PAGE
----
Play a Tune From ATTINY85 When Motion Detected

Introduction: Play a Tune From ATTINY85 When Motion Detected

As you can see from the video, a tune is played when movement is detected.

The program to do this runs on an ATTINY85 which is a very small microchip with great processing capabilities.

Movement is detected using a PIR sensor and the tune is played on a small passive speaker.

Here's what you will need

1. Breadboard.

2. Breadboard power supply set up for 3.3V. ( see photo)

3. ATTINY85.

4. Speaker with connections to breadboard. I soldered connectors onto mine.

5. PIR sensor for sensing movement. (see photo)

6. Breadboard connectors.

7. Capacitors - 104 for connecting between main vcc supply and vcc pin on ATTINY85, and 0.22uf capacitor (note long leg is positive) to place across + and gnd lines - see photo.

Setting up hardware is as per photo.

For the ATTINY85, find the small depression on the surface. This is where pin 1 is situated and the other 8 pins are situated clockwise to that. What is slightly confusing is that when referencing pins in the code, the PB codes are used not the pin numbers. These are shown as follows:

// *** Pinout ATtiny25/45/85:
// *** PDIP/SOIC/TSSOP // *** =======================GENERAL LAYOUT====================================================================== // *** // *** (PCINT5/RESET/ADC0/dW) PB5 [1]* [8] VCC // *** (PCINT3/XTAL1/CLKI/OC1B/ADC3) PB3 [2] [7] PB2 (SCK/USCK/SCL/ADC1/T0/INT0/PCINT2) // *** (PCINT4/XTAL2/CLKO/OC1B/ADC2) PB4 [3] [6] PB1 (MISO/DO/AIN1/OC0B/OC1A/PCINT1) // *** GND [4] [5] PB0 (MOSI/DI/SDA/AIN0/OC0A/OC1A/AREF/PCINT0) // *** // ATTINY 85 frequency set at internal 1 MHz

// *** =======================LAYOUT FOR THIS APPLICATION======================================================================

// *** NO CONNECTION PB5 [1]* [8] VCC // *** NO CONNECTION PB3 [2] [7] PB2 PIR SENSOR

// *** NO CONNECTION PB4 [3] [6] PB1 SPEAKER

// *** GND [4] [5] PB0 NO CONNECTION

So therefore, in the code when we assign a value to a pin, eg int Speaker = 1; we are referring to PB1 (which is actually pin 6). A few other things worth noting is that only PB0-PB4 tend to be used for programming and also certain pins have attributes and interchange between pins must be considered. For example, I found in an earlier program that when I assignedint Speaker to 0 (PB0) , I encountered errors.

Before discussing the complete hardware circuit, it is worth mentioning PIR sensors. They have two trimpots for time and sensitivity respectively. Please configure these as shown in my photograph above. Another point is that when switched on, PIR sensors take a minute or so to stabilize which can lead to initial unexpected behaviour.

Step 1: Setting Up the Circuit and Writing the Program.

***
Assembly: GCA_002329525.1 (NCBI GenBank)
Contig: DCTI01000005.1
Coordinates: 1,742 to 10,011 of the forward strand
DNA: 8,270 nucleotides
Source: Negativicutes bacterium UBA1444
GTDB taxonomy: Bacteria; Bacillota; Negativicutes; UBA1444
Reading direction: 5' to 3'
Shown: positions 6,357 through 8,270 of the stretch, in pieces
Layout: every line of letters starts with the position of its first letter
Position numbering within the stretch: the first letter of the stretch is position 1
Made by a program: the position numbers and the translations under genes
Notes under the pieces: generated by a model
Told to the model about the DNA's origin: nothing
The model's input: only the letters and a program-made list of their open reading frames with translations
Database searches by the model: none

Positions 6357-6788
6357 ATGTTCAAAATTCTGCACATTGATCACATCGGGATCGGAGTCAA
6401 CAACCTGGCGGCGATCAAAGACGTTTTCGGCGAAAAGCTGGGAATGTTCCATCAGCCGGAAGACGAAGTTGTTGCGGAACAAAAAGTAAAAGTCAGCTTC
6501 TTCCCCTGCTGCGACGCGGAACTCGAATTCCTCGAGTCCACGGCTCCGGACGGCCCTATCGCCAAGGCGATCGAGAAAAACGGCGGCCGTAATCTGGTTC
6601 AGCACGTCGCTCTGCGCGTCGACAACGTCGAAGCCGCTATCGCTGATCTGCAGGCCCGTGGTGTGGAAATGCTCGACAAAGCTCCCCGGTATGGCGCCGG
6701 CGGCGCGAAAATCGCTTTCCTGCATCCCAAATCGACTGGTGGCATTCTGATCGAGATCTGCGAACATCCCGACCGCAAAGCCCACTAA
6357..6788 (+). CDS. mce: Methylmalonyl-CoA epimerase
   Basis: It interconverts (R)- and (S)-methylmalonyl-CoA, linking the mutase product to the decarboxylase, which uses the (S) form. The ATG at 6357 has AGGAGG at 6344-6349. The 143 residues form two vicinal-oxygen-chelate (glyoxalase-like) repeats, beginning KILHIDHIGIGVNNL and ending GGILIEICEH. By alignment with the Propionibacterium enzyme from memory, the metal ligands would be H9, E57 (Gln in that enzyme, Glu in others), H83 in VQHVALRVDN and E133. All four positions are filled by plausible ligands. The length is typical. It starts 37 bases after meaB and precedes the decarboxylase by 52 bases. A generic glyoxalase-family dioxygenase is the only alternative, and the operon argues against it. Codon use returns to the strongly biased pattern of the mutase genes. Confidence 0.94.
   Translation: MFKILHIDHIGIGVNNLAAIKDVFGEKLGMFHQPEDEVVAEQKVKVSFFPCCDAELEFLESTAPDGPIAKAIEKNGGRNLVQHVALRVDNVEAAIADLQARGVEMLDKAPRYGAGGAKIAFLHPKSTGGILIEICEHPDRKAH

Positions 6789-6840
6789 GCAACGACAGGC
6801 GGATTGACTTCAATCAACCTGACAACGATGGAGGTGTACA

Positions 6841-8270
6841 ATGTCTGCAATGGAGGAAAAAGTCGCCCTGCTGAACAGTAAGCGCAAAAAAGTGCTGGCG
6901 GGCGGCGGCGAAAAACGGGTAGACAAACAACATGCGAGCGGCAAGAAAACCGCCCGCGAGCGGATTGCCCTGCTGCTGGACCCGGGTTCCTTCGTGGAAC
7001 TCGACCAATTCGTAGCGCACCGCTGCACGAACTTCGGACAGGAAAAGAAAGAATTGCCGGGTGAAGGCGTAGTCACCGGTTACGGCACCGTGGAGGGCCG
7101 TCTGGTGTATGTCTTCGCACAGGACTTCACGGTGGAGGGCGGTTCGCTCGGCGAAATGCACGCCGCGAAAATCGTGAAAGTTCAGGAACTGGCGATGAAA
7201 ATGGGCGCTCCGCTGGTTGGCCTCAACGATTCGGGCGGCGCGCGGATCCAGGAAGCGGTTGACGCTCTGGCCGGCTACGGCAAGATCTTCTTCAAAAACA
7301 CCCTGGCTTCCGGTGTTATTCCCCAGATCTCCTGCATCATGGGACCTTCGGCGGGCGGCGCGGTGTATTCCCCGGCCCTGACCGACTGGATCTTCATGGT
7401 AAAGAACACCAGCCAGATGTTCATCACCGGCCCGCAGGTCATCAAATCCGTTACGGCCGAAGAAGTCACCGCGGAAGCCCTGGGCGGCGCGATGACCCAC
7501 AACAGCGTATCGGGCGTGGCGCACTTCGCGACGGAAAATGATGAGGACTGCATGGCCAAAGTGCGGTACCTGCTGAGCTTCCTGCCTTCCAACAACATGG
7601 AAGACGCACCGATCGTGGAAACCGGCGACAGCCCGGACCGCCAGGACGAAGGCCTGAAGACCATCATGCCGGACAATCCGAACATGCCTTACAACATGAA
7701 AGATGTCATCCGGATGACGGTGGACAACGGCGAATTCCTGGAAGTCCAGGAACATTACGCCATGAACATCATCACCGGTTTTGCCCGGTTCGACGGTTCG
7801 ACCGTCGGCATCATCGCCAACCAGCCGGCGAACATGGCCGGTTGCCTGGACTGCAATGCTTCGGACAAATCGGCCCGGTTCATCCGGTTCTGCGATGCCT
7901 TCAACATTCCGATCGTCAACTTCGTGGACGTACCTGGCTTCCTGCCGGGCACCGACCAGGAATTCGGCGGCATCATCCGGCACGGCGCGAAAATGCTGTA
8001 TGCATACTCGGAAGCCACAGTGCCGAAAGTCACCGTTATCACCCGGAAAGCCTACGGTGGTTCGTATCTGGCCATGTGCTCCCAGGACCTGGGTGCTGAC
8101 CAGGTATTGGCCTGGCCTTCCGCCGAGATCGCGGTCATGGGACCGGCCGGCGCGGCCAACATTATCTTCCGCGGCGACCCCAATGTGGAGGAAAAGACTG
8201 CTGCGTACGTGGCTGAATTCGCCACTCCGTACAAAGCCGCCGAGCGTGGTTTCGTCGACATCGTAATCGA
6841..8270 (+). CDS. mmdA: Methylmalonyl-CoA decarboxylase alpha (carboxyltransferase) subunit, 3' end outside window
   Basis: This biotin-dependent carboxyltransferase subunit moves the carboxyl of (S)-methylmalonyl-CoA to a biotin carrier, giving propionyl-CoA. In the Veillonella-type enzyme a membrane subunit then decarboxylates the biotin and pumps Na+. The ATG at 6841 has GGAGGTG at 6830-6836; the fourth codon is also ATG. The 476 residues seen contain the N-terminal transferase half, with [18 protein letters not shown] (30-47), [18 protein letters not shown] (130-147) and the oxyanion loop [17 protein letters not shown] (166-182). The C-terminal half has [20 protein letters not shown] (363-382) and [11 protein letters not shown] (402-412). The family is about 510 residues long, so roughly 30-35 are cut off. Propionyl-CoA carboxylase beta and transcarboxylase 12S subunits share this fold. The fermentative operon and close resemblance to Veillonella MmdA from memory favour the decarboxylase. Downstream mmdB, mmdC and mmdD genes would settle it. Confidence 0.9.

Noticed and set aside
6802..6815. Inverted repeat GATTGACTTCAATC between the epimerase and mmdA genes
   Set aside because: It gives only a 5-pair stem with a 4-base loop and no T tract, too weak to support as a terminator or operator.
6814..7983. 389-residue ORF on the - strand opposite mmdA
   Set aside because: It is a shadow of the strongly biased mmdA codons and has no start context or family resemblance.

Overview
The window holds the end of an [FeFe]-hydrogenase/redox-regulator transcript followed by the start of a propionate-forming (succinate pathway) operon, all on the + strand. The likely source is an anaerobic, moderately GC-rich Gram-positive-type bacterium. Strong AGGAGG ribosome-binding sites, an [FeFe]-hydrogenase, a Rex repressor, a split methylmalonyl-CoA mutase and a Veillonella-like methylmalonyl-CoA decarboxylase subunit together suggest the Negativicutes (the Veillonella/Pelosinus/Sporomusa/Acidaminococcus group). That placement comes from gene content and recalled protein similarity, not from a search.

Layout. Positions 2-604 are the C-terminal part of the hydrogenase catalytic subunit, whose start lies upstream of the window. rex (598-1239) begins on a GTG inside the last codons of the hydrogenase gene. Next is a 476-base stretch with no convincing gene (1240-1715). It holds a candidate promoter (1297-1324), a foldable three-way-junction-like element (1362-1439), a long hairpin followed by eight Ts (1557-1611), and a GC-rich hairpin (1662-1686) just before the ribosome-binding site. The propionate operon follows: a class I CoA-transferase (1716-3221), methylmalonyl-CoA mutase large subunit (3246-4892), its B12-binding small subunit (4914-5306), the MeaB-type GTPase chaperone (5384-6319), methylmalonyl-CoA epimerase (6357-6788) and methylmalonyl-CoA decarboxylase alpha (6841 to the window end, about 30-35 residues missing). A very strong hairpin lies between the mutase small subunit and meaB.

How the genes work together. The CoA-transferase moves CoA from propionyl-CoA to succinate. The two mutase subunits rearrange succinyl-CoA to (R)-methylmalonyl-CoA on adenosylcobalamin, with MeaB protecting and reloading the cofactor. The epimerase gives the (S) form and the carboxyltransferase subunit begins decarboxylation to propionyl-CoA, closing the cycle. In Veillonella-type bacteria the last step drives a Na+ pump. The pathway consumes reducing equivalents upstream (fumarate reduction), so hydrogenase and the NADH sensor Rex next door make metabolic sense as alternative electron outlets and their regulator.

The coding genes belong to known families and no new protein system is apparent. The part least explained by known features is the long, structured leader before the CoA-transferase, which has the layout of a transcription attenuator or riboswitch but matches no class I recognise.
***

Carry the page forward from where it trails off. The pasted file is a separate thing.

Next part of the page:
The core of the circuit is the ATTINY 85 so I will use this as a reference point, See the attached photos.

I wrote the program using Arduino IDE 1.8.5 and internal 1 MHz, using a USBASP programmer. I assume that you know how to do this otherwise I have covered it, as have many, in other instructables. Copy and paste the code into the editor and burn it on to the ATTINY85. Note that the only part of the code you may wish to change are the tinynote values on the function playnote().

/* TinyTone for ATtiny85 */

// Notes these msu not be changed const int Note_C = 239; const int Note_CS = 225; const int Note_D = 213; const int Note_DS = 201; const int Note_E = 190; const int Note_F = 179; const int Note_FS = 169; const int Note_G = 159; const int Note_GS = 150; const int Note_A = 142; const int Note_AS = 134; const int Note_B = 127;

int Speaker = 1; // the pin to store the speaker int sensor = 2; // the pin that the sensor is attached to int state = LOW; int val = 0; // variable to store the sensor status void setup() { pinMode(Speaker, OUTPUT); pinMode(sensor, INPUT); // initialize sensor as an input delay(20000); // to allow pir to stabilise }

void loop() { val = digitalRead(sensor); // read sensor value if (val == HIGH) { // reading the data from the pir sensor

playTune(); } delay(5000); }

void TinyTone(unsigned char divisor, unsigned char octave, unsigned long duration) { TCCR1 = 0x90 | (8-octave); // for 1MHz clock // TCCR1 = 0x90 | (11-octave); // for 8MHz clock OCR1C = divisor-1; // set the OCR delay(duration); TCCR1 = 0x90; // stop the counter }

// Play a scale void playTune(void) { //a minuet tune - this section may be changed TinyTone(Note_A, 4, 1500); TinyTone(Note_G, 4, 1500); TinyTone(Note_A, 4, 1500); TinyTone(Note_G, 4, 1500); TinyTone(Note_F, 4, 1500); TinyTone(Note_CS, 4, 1500); TinyTone(Note_A, 4, 1500); TinyTone(Note_G, 5, 1500); TinyTone(Note_GS, 4, 1500); TinyTone(Note_F, 4, 1500); TinyTone(Note_CS, 4, 1500); TinyTone(Note_AS, 4, 1500); TinyTone(Note_F, 4, 1500); TinyTone(Note_G, 4, 1500); }

Step 2: Conclusion

The application is simple but effective and ought to give you ideas for other projects. I hope you have enjoyed it.

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